There is a shimmering lake, not unlike the one she knew, but unique in its personality. There are no squid, but it teems with fish and wildfowl, perfect prey for all creatures, magical or mundane. Kelpies lurk in the smaller ponds. They prey mostly on rabbits and unfortunate lake-life, but they are drawn out only occasionally by a lost pet. They seem perpetually intrigued by their land-dwelling cousins, who live in a livery stables, a few miles down the dirt path that passes for a road. Grindylows keep a lower profile; they are no threat to the kelpies, and coexist relatively peacefully.
Will’o’the’wisps like to flicker out over the rushes near the larger lake, and occasionally stray into the patches of heathered moorland. Though, usually, it’s pixies and tiny fairies that form the tiny lights that flit over the purple haze. The small flying creatures often conflict with the local songbirds. She loses track of the number of times she has to administer to a broken wing or an arm snapped in a beak. The tumbledown remains of a small heath outpost are home to a redcap. She arranges to take the blood the local butchers throw out, and leave it in a pail on one of the mossy stones, as a tribute and peace offering.
When she walks alongside the streams feeding in and out of the lake, shelleycoats and nymphs wave to her. In return, she makes sure to protect the fish that are their food source from over-zealous muggles and magicians alike.
She’s sure there is a lindworm hiding somewhere in the forested hills, holed up in the networks of tunnels. She sometimes finds a glimmering scale, embedded in the packed earth walls of badger sets and hobs. The hobs and badgers rub along, and she lets them be. Intervening when the hobs become too similar to nifflers in their perpetual love for shiny things becomes a habit. She tells them that if magpies can show restraint, so can they. Occasionally, they even listen to her. They like the glass shards she can charm out of sand and stone, because they shine. She makes them small mobiles to hang from tree branches and roots. The spinning, glittering array of objects she uses help to keep them mostly out of mischief.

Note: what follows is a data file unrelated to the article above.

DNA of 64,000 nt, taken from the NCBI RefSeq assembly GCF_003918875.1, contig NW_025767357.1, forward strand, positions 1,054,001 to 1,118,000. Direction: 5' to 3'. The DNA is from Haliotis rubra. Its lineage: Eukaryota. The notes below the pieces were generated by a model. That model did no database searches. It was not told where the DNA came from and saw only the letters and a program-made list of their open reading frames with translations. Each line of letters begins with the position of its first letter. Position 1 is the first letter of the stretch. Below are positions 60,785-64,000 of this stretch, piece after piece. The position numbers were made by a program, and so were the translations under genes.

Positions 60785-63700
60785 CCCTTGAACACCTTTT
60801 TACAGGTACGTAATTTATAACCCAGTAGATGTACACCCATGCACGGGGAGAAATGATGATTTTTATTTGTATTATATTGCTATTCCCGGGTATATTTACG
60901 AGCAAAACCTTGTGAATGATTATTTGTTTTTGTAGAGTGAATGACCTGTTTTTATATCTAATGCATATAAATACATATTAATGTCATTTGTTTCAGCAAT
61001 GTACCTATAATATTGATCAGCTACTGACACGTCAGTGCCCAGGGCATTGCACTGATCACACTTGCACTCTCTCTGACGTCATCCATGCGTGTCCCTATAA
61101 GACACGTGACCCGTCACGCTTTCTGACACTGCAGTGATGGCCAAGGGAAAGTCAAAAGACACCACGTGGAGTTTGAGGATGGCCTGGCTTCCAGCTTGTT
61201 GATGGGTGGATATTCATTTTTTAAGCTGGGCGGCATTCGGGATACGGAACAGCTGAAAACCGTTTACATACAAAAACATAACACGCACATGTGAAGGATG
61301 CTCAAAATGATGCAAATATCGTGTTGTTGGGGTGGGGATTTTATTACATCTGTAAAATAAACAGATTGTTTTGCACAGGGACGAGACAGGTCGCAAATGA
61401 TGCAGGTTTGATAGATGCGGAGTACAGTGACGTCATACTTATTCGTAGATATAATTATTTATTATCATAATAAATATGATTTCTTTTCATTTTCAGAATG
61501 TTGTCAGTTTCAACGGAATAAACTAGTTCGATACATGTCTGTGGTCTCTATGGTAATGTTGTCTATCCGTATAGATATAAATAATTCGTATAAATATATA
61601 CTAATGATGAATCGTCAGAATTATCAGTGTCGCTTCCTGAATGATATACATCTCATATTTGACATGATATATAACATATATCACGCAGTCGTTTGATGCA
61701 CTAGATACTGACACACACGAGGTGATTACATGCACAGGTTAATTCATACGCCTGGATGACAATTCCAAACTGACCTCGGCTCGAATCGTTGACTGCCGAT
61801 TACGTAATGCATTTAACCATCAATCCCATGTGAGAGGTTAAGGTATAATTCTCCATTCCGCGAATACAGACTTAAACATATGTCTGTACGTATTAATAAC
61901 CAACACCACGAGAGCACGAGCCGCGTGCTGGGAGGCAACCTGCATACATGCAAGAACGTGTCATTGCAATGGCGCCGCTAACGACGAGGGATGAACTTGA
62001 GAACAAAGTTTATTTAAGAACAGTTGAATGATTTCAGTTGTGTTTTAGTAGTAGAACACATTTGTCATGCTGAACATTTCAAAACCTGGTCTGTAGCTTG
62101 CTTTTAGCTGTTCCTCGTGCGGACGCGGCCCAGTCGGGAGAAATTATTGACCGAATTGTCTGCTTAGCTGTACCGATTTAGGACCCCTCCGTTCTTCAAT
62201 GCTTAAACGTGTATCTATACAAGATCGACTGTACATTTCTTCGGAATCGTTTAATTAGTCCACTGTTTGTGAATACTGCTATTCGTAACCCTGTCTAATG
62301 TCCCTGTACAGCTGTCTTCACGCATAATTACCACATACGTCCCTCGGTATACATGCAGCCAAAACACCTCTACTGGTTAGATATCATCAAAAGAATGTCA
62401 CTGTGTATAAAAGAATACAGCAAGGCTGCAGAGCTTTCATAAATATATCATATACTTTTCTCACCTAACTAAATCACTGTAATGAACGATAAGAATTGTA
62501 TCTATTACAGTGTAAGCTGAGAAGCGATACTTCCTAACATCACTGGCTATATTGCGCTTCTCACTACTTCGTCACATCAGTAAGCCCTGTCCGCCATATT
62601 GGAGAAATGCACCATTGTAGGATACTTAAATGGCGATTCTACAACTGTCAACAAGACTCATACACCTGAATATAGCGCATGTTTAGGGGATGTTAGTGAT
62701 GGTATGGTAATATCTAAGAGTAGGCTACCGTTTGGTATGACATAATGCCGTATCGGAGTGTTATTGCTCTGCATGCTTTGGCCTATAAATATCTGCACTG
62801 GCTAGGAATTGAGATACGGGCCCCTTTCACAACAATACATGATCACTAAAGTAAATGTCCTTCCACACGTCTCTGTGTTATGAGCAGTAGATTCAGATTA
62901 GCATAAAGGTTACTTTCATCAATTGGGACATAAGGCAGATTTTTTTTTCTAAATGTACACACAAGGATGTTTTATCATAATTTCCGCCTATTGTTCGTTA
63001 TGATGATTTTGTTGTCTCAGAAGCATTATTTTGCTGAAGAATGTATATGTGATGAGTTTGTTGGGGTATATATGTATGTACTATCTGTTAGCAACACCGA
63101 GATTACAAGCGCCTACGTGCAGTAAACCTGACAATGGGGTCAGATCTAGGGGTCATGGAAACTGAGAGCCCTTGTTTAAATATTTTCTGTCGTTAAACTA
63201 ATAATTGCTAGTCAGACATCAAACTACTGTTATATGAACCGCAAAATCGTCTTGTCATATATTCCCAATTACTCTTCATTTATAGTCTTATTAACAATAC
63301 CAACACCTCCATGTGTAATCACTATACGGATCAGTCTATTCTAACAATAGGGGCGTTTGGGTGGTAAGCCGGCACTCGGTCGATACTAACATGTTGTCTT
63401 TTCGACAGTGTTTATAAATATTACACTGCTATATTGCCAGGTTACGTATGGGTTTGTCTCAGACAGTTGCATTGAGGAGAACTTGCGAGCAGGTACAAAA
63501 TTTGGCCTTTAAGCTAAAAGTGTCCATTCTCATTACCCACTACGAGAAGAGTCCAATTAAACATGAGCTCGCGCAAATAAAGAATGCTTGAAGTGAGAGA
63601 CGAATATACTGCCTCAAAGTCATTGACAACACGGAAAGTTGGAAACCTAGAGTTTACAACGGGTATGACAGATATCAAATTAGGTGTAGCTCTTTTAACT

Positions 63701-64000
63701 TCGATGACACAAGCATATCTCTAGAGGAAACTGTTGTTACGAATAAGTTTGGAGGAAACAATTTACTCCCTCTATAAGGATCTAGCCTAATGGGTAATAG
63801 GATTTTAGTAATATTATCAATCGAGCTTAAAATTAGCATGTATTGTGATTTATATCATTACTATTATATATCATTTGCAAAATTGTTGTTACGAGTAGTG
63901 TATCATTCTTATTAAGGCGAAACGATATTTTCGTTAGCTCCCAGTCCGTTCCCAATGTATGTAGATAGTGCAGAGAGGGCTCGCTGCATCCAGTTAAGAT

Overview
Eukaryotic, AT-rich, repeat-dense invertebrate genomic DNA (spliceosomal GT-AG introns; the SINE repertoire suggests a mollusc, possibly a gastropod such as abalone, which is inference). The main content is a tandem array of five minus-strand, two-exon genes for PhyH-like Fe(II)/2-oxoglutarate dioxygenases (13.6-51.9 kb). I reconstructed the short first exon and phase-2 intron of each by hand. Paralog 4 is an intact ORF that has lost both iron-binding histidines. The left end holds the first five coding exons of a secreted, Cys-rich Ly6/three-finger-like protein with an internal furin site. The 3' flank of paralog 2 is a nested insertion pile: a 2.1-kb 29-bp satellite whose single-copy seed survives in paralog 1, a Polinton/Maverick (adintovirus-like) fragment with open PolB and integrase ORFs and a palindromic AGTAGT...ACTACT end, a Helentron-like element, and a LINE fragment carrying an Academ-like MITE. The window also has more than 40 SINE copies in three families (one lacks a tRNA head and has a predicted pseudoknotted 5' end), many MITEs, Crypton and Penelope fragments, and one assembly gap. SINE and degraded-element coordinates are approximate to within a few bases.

The forest brownies are almost always friendly, and they leave her baskets of mushrooms, nuts, and berries. She gives them milk and honey from her bees. She considers leaving them fine breads and cheeses, though they tend to remain untouched save by the foxes. Brownies are overly fond of sweetness, particularly in the summer.
She’s invited to all kinds of events as the year passes and the trees change. Their leaves bleach from lush green to edges of fading yellow like parchment, tiny sunspots crinkling their edges as the sun takes the rain hostage. She makes flower-crowns for the village fair, and takes the first batches of honey and jams; if she includes just the slightest little charms for protection or luck or health, it harms none.
As the leaves blush rich and red, harvest means her muggle friends are busy, so she visits them, bringing freshly made juice and homemade wine refreshments. She learns that she loves to bake, and that a simple, lightly sweetened lemon cake is resplendent when spread thinly with honey. She thinks there is a sort of elegance in baking without magic. It becomes a different kind of skill, and allows other kinds of power to be twined into the things she makes. Sometimes she remembers how love is the magic that saved them all, and it seems to fit her way of life like a glove.
It’s Halloween by the time Ron and Hermione visit. They come shrouded in mist and rain; the sound of their apparition comes like a thunderstorm. She lets them in and gives them a mug each of tea sweetened with the peace that collects and pools like water in her home. They seem awkward as they hug her goodbye. She wishes she could tell them that lack of similarity bears no significance to their friendship; that their lives, so intensely interwoven with magic and muggle society, and the city, is far from incompatible with her own carefully cultivated isolation. In another time, she would have spoken aloud. She has learned to choose her truths more carefully since then. She gives them pumpkin jam to take with them before they go.